Holly Brook Montessori

Practical Life

Children love to do activities which help them to take care of themselves. Often we hear “I can do it myself”. It is the function of the adult to show the child how to do things within the limits of their abilities. Shoe polishing, sweeping, table washing, buttoning, and pouring seem like mundane activities, but this practical work, repeated many times, helps children develop coordination, concentration and the ability to pay attention. No learning takes place without concentration and attention. This is why many scholars consider Practical Life the most important of all the Montessori exercises.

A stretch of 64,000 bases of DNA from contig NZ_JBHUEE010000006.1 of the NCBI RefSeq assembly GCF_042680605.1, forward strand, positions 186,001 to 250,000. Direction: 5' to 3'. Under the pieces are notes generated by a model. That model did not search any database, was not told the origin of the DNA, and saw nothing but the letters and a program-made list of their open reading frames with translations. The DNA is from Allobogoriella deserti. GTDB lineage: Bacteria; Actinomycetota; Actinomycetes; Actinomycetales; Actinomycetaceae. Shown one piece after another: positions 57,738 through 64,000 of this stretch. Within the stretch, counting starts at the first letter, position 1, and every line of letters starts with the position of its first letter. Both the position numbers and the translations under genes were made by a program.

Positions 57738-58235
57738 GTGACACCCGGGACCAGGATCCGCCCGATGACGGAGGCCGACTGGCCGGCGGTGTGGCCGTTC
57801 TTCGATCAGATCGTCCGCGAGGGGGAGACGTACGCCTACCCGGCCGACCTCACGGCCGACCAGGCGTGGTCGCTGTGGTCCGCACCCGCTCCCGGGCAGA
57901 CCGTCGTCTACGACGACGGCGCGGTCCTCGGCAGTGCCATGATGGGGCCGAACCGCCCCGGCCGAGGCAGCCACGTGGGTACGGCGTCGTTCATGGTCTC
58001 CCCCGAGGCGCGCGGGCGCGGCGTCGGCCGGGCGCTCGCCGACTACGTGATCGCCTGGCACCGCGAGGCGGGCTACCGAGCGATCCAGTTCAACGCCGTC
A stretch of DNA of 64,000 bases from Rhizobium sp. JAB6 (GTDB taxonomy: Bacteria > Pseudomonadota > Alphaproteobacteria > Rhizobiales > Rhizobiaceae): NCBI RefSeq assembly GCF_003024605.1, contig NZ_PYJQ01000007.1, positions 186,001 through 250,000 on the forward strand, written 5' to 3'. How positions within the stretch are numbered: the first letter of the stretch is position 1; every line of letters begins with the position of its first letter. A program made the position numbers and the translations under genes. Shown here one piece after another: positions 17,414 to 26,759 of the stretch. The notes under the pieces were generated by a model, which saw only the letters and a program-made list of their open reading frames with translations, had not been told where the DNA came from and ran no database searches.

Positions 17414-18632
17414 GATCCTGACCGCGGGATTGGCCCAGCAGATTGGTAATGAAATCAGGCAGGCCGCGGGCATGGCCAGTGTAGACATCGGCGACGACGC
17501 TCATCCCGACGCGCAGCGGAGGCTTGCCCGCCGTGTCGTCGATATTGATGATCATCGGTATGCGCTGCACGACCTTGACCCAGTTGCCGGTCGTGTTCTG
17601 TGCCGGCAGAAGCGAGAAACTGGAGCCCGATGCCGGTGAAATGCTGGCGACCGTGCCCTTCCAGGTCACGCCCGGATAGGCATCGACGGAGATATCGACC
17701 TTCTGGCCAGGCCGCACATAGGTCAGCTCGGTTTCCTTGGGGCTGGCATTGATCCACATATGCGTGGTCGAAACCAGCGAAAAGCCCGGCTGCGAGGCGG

Daily living activities provides work to the child in a prepared and orderly environment, and builds the foundation for future cognitive and muscle development. Practical Life cultivates independence and order. These principles are ones we use for the rest of our lives and come natural to the child as long as we do not interfere and that we allow him to repeat as many times as he wishes.